Less than two weeks after board commissioners of the Orange Housing Authority (OHA) terminated whistleblower Tanya Wilson effective Friday, March 8, the board elected to make Deputy Director Lanita Brown its new acting executive director on March 19. Board president Mary McKenna said Brown would not be getting an increase in pay to go along with the new position, but commissioner Joe Robinson insisted that Brown had already received a $30,000 pay raise roughly three months ago.
Robinson said the tens of thousands of dollars in pay increases doled out to top employees of the housing authority could have been funds used to serve the tenants of OHA.
“What you’re saying is valid,” Brown conceded to commissioner Robinson. “But,” she added, “you should have said that in December.” Brown’s salary, according to an unamended OHA payroll budget for 2013, is in excess of $98,000 plus benefits. Other top employees paid under the unaltered payroll budget place former executive director Tanya Wilson with a salary of $145,000, ex-OHA commissioner turned employee the Rev. Raymond Young with a $65,000 annual salary, operation director Karen Knolley with a $90,000 annual salary, account manager Aniji Johnson earning $80,000 annually, and staffer Don Shepherd paid $90,000 annually.
Brown said that no one’s salary is safe at this point, however.
“Salaries may be cut trying to keep from having to lay off people,” she said. One person who did get cut from employment at the March 19 meeting was the contracted lawn service provider, whose contract the OHA commissioners voted to cancel via a “without cause” clause due to funding issues. Additional victims to funding cuts will also include any prospective new clients of OHA.
“We will not be issuing any new vouchers or having any new move-ins,” Brown asserted.
A contract that will not be voided will be that of the board’s legal counsel, Germer Gertz. Prior to being fired as the housing authority’s executive director, Wilson sent a letter alerting the law firm that their services would no longer be needed for the purposes of general business. OHA board commissioner Mike Combs said he felt Wilson’s actions were “illegal” and “inappropriate.”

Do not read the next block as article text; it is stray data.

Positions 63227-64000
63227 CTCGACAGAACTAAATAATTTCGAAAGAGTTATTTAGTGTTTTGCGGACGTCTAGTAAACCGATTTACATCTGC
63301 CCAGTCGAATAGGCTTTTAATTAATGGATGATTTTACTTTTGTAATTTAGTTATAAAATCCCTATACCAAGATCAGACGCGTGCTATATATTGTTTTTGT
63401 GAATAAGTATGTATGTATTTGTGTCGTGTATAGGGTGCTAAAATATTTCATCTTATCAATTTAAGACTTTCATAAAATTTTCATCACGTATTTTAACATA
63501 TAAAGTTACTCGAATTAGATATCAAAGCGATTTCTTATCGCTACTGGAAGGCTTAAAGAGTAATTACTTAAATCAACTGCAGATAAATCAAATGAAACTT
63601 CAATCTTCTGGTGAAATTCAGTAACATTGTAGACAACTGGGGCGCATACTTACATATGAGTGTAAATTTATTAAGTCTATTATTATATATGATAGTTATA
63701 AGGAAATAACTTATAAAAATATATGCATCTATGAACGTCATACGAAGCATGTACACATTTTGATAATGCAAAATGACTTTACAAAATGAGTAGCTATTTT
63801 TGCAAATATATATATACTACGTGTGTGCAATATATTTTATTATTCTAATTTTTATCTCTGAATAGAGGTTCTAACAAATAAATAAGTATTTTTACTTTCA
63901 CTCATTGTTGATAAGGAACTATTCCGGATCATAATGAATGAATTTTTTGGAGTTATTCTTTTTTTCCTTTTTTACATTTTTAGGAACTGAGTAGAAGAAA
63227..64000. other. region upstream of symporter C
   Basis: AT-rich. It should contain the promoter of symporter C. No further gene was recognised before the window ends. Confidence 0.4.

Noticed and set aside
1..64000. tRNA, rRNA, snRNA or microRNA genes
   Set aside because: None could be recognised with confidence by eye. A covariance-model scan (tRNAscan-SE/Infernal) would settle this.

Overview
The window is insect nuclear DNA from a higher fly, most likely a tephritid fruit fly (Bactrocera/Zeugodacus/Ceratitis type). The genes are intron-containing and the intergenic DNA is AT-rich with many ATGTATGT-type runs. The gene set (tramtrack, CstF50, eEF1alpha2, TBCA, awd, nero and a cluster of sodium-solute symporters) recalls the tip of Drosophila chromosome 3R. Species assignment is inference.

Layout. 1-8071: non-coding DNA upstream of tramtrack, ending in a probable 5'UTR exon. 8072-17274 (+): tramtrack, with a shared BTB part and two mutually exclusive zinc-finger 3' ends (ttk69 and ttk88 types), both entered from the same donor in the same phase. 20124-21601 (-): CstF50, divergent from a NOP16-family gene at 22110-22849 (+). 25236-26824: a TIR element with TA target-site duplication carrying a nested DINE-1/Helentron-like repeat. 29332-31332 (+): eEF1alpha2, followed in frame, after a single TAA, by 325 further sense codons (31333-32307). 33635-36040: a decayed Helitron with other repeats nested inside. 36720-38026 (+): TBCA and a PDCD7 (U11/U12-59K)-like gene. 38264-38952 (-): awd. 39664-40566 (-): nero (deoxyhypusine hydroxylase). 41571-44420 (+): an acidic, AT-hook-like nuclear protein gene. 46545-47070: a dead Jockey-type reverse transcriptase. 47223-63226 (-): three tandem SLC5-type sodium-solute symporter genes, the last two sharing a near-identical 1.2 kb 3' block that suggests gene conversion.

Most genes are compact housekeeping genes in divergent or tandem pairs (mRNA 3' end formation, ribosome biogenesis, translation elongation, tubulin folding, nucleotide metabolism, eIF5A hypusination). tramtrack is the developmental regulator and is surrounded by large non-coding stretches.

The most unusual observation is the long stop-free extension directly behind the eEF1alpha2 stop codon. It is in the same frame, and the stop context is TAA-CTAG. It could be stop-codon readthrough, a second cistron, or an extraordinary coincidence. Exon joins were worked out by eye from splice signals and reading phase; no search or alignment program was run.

“It was a surprise to me,” board president McKenna noted. “It’s too late to jump ships from this law firm. …”
Legal counsel affirmed, the board went behind closed doors to confer with their attorney Howell “Chip” Cobb of Germer Gertz about the “status of pending or threatened litigation, claims or other pending legal issues.” Although Cobb would not disclose the subject matter of the board’s meeting, attorney Cade Bernsen of the Bernsen & Bernsen Law Firm in Beaumont confirmed he has given notice to the OHA board and their legal representatives that he will be representing ousted executive director Wilson in her wrongful termination proceedings from this point.
Orange City Council representative Annette Pernell said she was floored with news that Wilson had been terminated from her post.
“I’m aware that they fired her, and a lot of us need to be upset about that,” she said. “But, people don’t seem to care. We need to find out what’s going on at the housing authority and why we aren’t in the loop with what’s going on.”
Orange City Council representative Essie Bellfield took a proactive approach to finding out what’s going on at OHA. Prior to the board’s recess to consult with their attorney, Bellfield requested some pointed information from the group pertaining to exorbitant staff salaries.
“You’re paying more than I’m paying my city manager, and that’s a lot of money,” she said, adding that Orange City Manager Shawn Oubre makes less to run the entire city than a housing authority director. “I want to know the educational backgrounds that justify salaries like these.”
McKenna did not address Bellfield directly.
“We do not answer questions here,” McKenna said. “We appreciate your participation. In the future, we will require that all questions be written in advance.”